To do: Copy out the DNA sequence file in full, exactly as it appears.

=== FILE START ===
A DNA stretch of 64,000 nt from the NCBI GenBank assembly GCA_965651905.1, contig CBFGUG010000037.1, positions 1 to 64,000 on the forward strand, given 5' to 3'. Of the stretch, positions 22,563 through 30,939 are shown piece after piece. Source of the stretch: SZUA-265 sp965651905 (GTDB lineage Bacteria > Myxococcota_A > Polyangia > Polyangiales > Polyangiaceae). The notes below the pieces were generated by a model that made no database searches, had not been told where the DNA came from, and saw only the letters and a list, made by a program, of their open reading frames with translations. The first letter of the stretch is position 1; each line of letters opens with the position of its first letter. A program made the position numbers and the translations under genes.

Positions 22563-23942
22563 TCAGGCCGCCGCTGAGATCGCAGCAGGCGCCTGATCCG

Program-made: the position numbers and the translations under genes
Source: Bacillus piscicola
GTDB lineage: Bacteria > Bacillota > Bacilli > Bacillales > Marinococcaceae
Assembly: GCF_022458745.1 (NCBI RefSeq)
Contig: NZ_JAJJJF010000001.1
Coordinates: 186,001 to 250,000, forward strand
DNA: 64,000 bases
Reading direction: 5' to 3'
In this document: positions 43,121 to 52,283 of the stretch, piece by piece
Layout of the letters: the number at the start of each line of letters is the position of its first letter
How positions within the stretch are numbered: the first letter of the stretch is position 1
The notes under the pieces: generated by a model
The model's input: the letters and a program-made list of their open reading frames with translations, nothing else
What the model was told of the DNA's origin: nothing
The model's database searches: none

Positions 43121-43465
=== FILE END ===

A DNA stretch of 64,000 nt from the NCBI GenBank assembly GCA_965651905.1, contig CBFGUG010000037.1, positions 1 to 64,000 on the forward strand, given 5' to 3'. Of the stretch, positions 22,563 through 30,939 are shown piece after piece. Source of the stretch: SZUA-265 sp965651905 (GTDB lineage Bacteria > Myxococcota_A > Polyangia > Polyangiales > Polyangiaceae). The notes below the pieces were generated by a model that made no database searches, had not been told where the DNA came from, and saw only the letters and a list, made by a program, of their open reading frames with translations. The first letter of the stretch is position 1; each line of letters opens with the position of its first letter. A program made the position numbers and the translations under genes.

Positions 22563-23942
22563 TCAGGCCGCCGCTGAGATCGCAGCAGGCGCCTGATCCG

Program-made: the position numbers and the translations under genes
Source: Bacillus piscicola
GTDB lineage: Bacteria > Bacillota > Bacilli > Bacillales > Marinococcaceae
Assembly: GCF_022458745.1 (NCBI RefSeq)
Contig: NZ_JAJJJF010000001.1
Coordinates: 186,001 to 250,000, forward strand
DNA: 64,000 bases
Reading direction: 5' to 3'
In this document: positions 43,121 to 52,283 of the stretch, piece by piece
Layout of the letters: the number at the start of each line of letters is the position of its first letter
How positions within the stretch are numbered: the first letter of the stretch is position 1
The notes under the pieces: generated by a model
The model's input: the letters and a program-made list of their open reading frames with translations, nothing else
What the model was told of the DNA's origin: nothing
The model's database searches: none

Positions 43121-43465